Monday, March 31, 2014

A Nation of Aging Civil Servants

I am an aging Civil Servant. I spent two decades fighting fires in the South Bronx...and it was fun. Business was good, especially during “the crack epidemic,” and the pay was decent and the benefits superior (unlimited non-line-of-duty medical leave, 3/4s of your pay for life for those who retire on “disability,” etc.). It wasn’t a bad life, all told.

Since those days, I’ve moved on to the Hazmat world where the compensation is even better and as I close in on “aging out,” I often wonder how long America can sustain the bad bets it’s made since FDR signed the 37 page Social Security in August of 1937.

Today, Medicaid IS insolvent and Medicare is slated for insolvency by 2026, and Social Security is generously scheduled for insolvency by 2033, although Rachel Greszler of Heritage makes the case for a much earlier demise for Social Security (

America’s public sector pensions are an iceberg looming over Titanic America. Many Municipalities large and small are now spending MORE tax revenues on retired public servants than they are on active police, teachers and firefighters. According to the Empire Center, New York’s total unfunded liability for public-sector retiree health insurance comes to nearly $250 billion...RIGHT NOW (!

Moreover, while private sector compensation packages for executives have long come under fire (and rightly so), excessive compensation for public officials tend to fly under the radar, probably due in large part to the incestuous connection between media and government.

Recently New York City’s brand new Public Advocate Letitia James asserted that the city’s top library officials are paid too much. That assessment probably came as a result of stories like this one about Queens Library head, Tom Gallante’s near $400,000/year take ( Brooklyn’s library head makes $333,000/year, while the New York Public Library head makes $711,000. (According to the New York Public Library’s tax filings for 2011, then-president Paul LeClerc’s base compensation was $334,914, and his total compensation reached $802,482.) In other cities like Los Angeles and Chicago, top library officials made $290,000 and $191,000 respectively, said James.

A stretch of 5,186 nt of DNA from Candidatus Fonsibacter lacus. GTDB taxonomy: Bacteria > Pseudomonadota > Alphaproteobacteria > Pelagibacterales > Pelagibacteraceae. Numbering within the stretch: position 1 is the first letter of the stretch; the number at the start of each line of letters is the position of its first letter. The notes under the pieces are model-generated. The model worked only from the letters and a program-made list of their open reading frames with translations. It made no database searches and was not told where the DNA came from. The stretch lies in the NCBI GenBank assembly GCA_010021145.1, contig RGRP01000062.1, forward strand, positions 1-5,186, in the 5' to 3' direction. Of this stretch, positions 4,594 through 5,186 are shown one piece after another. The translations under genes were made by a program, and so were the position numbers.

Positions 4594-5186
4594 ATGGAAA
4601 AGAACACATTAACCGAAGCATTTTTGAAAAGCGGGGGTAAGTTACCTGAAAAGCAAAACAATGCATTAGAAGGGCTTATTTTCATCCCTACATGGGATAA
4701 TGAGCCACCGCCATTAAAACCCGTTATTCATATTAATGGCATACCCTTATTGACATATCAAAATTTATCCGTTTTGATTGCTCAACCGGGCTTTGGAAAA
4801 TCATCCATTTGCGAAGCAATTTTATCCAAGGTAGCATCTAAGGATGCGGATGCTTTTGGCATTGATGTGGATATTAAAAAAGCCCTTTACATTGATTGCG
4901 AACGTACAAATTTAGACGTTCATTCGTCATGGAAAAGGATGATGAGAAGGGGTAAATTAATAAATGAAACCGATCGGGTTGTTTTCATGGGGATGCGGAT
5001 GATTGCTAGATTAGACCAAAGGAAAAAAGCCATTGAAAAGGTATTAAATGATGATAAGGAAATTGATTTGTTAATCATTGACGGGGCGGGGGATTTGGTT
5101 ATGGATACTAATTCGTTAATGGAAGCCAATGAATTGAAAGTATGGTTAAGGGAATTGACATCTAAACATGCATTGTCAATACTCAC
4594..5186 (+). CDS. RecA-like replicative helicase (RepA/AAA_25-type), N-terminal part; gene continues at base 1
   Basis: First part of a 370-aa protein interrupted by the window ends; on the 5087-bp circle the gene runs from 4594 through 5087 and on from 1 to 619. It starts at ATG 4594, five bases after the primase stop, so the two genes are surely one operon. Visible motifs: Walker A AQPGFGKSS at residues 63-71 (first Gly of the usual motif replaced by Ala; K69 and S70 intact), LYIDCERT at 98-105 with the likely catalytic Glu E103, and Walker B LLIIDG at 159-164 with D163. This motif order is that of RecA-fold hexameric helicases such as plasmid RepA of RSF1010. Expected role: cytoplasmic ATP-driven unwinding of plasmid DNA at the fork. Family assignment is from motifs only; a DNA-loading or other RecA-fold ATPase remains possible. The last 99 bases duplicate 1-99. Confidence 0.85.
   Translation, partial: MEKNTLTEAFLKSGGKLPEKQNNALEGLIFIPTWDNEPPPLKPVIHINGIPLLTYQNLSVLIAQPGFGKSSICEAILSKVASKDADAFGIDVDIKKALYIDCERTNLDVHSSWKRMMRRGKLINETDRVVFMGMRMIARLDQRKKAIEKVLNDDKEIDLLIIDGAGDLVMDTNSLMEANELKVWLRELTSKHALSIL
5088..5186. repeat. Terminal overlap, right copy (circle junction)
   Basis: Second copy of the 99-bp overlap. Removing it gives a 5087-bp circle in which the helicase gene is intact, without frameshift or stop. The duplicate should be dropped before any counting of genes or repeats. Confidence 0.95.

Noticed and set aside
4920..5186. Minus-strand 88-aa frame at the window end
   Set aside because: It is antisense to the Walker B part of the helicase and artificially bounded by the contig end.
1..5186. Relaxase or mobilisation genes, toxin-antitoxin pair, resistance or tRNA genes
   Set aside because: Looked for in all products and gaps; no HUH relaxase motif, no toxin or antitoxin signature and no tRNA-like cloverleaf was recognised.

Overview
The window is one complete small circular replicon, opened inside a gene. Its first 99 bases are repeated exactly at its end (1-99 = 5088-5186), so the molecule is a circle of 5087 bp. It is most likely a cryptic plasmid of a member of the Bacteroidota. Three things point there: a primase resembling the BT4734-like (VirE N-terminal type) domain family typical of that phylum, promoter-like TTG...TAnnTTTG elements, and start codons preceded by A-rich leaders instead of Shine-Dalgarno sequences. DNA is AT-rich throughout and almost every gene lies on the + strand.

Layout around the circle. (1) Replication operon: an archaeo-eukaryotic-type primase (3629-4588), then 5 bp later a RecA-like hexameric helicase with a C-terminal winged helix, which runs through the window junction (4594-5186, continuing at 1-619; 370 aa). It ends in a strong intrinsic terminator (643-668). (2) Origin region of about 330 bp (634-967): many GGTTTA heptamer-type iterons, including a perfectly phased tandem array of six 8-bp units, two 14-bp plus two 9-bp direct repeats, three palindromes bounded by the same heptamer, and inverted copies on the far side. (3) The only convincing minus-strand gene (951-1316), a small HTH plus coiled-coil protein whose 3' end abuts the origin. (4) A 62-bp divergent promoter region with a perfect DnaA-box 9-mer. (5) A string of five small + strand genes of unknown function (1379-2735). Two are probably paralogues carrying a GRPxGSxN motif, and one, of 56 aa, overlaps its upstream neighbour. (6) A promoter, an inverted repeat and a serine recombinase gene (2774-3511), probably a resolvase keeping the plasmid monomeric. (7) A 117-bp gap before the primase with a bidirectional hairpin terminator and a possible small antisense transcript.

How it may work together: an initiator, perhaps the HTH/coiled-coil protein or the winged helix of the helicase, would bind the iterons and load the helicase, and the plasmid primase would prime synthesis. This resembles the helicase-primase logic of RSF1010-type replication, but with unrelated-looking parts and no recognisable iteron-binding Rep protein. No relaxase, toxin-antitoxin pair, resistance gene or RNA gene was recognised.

In the many small suburbs of Long Island and Upstate, School District Superintendents rake in up to half a MILLION dollars per year (

ALL of this is economically unsustainable absent a great surge in private sector growth that has so far eluded the USA along with its Western European counterparts.

The future, for America’s taxpayers looks bleak. According to economists Robert Novy-Marx and Josh Rauh, state and local taxes would have to increase by $1,385 per household immediately to make good the pension promises to state and local workers, including firefighters and cops. That's not going to happen given all the other demands on taxpayers. Default, in this case, is the proper word for cities and states using bankruptcy to repudiate their pension obligations.

A half decade ago, when the economy was humming, a common estimate held that federal taxes would have to rise 50% immediately to fully fund entitlement programs. Today, a 50% tax increase wouldn’t even meet the government's current, never mind future obligations.

In his first post-election (2012) press conference that he doesn't want any proposals that "sock it to the middle class." He must know better. A long-term socking, or SOAKING is exactly what's coming to the middle class, which must pay for the benefits it consumes.

With private sector defined benefits (traditional pensions) mostly gone, with Detroit and many smaller Municipalities simply defaulting on their pension obligations (and with Chicago considering the same) and even the Military’s vaunted pension benefits being scaled back retroactively, how can any public sector pensioners be optimistic?

We seem inevitably headed to an age of higher taxes, coupled with fewer services as a government that has over-promised for far too long ultimately has to make good on its fundamental obligations.

So, where is the “good news”? Given that, we all die in the end, there probably isn’t all that much good news. In fact, it seems that for Baby Boomers especially, it appears that the forecast is for more pain before the sun inevitably sets.

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